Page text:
- Robert Spencer (Ed): The Myth of Islamic Tolerance
- Bat Ye’or: Islam and Dhimmitude
- Serge Trifkovic: The Sword of the Prophet
- Andrew Bostom: The Legacy of Jihad
- Craig Winn: Prophet of Doom
- Wafa Sultan: A God Who Hates
- Ibn Warraq: Why I am not a Muslim
Then, you don’t need to read 5000+ pages of material in order to have a little fun on the 20th. Bring out your favourite drawing tool, be it pencil or Photoshop, and have fun illustrating the prophecy-less founder of Islam, whose life and personality is all too unknown, even of today, as is the significant impact his life and examples has for Muslims today, as explained by Wafa Sultan. And remember: While this may upset some religious leaders, the many Muslims living under the yoke of theocracy have nothing to loose except their chains.
Appendix: Isn’t this blasphemy?
To answer this question, we first need a somewhat workable definition of the concept ‘blasphemy’. According to Wikipedia, it is:
Blasphemy in Islam is irreverent behaviour toward holy personages, religious artifacts, customs, and beliefs that Muslims respect. The penalties for such behavior vary by jurisdiction, and can include fines, imprisonment, flogging, amputation or beheading.
Disregarding the brutality of the punishment for not following the traditions, there is a more serious problem here: Reverence for any other item or person than Allah. This is serious Shirk (polytheism, to be exact), for in pure Islam, only Allah is to be worshipped. As stated at Allah.org:
To tawhid ar-rububiyyah one must add tawhid al’uluhiyyah, i.e., one acknowledges the fact that is God alone Who deserves to be worshipped, and thus abstains from worshipping any other thing or being.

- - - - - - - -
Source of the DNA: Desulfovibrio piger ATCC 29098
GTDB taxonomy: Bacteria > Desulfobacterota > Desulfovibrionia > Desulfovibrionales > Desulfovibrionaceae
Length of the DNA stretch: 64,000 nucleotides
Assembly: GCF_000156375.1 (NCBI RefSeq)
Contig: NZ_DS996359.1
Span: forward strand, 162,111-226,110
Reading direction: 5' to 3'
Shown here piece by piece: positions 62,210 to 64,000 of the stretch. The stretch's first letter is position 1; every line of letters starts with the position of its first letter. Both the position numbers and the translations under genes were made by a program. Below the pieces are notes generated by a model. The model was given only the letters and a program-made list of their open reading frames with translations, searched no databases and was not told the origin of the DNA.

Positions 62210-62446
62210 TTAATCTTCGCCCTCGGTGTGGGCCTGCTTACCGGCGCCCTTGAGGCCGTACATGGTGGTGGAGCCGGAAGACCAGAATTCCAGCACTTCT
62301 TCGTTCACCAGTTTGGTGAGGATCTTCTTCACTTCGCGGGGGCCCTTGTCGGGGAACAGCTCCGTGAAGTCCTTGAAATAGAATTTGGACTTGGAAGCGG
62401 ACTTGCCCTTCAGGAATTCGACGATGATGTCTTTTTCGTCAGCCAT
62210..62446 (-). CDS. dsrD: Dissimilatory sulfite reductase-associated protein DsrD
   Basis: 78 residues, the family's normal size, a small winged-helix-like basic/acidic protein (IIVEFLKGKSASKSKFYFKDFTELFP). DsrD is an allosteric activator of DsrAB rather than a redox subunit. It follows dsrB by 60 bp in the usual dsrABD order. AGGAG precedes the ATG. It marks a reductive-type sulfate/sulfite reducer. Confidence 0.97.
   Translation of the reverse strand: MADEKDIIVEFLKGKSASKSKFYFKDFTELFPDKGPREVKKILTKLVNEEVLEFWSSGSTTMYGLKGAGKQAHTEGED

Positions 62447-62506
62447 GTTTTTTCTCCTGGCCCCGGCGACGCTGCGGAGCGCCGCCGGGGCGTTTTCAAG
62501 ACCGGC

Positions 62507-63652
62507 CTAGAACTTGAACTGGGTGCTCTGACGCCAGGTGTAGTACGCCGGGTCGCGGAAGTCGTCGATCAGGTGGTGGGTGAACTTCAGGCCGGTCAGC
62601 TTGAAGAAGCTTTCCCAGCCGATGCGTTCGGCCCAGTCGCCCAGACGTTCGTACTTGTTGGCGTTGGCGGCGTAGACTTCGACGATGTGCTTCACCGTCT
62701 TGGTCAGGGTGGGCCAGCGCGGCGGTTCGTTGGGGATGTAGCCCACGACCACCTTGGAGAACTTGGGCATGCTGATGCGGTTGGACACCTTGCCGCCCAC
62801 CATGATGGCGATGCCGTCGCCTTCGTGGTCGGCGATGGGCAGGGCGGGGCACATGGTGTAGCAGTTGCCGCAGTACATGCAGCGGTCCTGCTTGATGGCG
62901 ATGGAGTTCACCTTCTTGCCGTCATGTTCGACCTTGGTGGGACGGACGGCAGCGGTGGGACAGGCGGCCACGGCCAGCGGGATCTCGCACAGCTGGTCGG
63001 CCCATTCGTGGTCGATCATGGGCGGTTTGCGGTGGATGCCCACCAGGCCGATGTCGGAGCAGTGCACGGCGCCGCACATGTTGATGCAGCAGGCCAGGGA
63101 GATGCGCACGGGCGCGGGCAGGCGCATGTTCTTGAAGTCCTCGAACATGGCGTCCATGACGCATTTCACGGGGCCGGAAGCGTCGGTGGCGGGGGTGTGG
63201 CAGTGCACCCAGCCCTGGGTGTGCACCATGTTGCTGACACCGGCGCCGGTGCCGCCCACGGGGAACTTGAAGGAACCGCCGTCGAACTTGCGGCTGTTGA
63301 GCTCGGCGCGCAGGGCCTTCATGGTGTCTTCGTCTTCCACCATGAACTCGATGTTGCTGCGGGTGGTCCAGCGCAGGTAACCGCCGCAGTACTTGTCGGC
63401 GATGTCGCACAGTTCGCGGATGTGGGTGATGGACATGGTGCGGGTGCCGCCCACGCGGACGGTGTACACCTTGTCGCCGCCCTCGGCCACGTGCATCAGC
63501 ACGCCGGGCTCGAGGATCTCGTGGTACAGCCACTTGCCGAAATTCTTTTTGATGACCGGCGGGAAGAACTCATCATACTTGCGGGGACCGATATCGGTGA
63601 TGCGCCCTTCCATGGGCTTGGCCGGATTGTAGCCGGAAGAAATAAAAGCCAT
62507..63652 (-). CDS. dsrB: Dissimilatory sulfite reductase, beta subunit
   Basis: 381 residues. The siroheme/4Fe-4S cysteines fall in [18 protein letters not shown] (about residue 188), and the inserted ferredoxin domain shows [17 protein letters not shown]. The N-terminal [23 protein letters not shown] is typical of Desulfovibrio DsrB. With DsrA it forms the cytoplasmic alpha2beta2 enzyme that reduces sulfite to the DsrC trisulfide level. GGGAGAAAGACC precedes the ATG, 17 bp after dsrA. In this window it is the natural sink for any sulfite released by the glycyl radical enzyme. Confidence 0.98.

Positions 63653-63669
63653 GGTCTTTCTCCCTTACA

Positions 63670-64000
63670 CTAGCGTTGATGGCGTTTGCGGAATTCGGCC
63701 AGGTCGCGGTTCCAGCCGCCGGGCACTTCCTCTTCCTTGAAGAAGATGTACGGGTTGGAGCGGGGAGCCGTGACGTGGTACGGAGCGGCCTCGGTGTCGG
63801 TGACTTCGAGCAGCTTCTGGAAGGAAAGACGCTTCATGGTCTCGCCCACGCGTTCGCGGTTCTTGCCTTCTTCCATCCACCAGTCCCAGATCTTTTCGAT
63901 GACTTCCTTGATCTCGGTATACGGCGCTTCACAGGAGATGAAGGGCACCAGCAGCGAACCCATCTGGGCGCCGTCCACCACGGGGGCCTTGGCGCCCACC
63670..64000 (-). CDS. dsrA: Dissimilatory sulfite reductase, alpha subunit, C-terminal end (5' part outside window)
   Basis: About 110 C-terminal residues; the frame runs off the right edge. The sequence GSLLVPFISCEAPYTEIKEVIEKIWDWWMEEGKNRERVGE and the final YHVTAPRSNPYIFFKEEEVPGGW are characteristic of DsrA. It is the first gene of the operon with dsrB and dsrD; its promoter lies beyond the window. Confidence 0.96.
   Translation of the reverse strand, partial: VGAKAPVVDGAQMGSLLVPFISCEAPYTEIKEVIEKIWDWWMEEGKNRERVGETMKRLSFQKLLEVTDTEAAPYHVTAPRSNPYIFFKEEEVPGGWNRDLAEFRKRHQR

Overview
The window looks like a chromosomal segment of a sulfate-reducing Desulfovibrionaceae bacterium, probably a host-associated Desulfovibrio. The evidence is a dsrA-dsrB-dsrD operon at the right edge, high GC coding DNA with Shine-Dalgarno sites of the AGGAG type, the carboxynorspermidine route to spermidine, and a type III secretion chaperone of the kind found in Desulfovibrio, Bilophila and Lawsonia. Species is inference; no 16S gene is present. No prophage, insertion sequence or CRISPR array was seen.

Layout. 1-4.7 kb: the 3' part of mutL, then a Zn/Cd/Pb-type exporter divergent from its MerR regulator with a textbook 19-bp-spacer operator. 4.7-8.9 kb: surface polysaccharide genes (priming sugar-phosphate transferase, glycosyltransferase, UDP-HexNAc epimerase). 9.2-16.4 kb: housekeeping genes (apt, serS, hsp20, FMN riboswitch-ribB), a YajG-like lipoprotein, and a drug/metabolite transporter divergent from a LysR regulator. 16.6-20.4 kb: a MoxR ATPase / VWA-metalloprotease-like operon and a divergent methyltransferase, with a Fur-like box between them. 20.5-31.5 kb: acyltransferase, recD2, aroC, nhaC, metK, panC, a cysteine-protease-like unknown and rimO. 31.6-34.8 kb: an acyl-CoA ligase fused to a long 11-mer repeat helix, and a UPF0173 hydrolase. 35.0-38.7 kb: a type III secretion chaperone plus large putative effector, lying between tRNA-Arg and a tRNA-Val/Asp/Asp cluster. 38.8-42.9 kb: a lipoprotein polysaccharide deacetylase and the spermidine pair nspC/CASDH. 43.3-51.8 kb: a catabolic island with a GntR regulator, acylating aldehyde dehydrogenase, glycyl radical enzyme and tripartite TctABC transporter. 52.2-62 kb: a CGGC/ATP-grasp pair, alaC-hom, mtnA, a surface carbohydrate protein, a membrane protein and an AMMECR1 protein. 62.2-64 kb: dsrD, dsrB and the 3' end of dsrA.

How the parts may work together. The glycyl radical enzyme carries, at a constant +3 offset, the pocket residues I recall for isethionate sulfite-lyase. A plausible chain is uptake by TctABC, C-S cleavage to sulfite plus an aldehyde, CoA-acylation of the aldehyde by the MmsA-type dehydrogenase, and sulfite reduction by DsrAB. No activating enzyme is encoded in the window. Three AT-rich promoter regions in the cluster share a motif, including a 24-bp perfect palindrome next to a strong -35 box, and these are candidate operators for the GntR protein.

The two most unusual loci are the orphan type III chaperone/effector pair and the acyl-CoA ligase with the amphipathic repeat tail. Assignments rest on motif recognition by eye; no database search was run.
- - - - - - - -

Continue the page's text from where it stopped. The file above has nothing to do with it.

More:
Since only Allah is worthy of worship, blasphemy cannot apply to any other object or person, including Muhammad. Any other interpretation would constitute the unforgivable sin of Shirk, and thus be ruled out for pious Muslims That takes care of a lot of problems, including the question if it constitutes blasphemy to draw Mohammad. It doesn’t.
Left out is only a single issue: What about Allah himself?
That can be examined and reasoned in a wide variety of ways. The easiest, which for the sake of brevity we will include here, is published at Apostates of Islam, in the article Why Allah cannot be a god, and reads:
We know that Allah will punish all those who don’t believe in him Quran 48.13 “And if any believe not in Allah and His Messenger, We have prepared, for those who reject Allah, a Blazing Fire!” Thus, if Allah will punish anyone who doesn’t believe in him, he will also punish anyone who abuses him. But if Allah punishes anyone who abuses him, it means that Allah is offended when a human abuses him. This means that a human being can offend Allah, by either disobeying his orders, or abusing him. If a human can offend Allah, it means that the human being has control over Allah’s emotions. A human being has control over Allah’s anger and thus has partial control over Allah. But we know from our earlier discussion, that a being cannot be a God, if its emotions can be controlled by a human being.
The idea that Allah, as described in the Quran, is divine, is illogical and false. Blasphemy laws are superfluous and can be eliminated.
Free people of the world, draw & rejoice!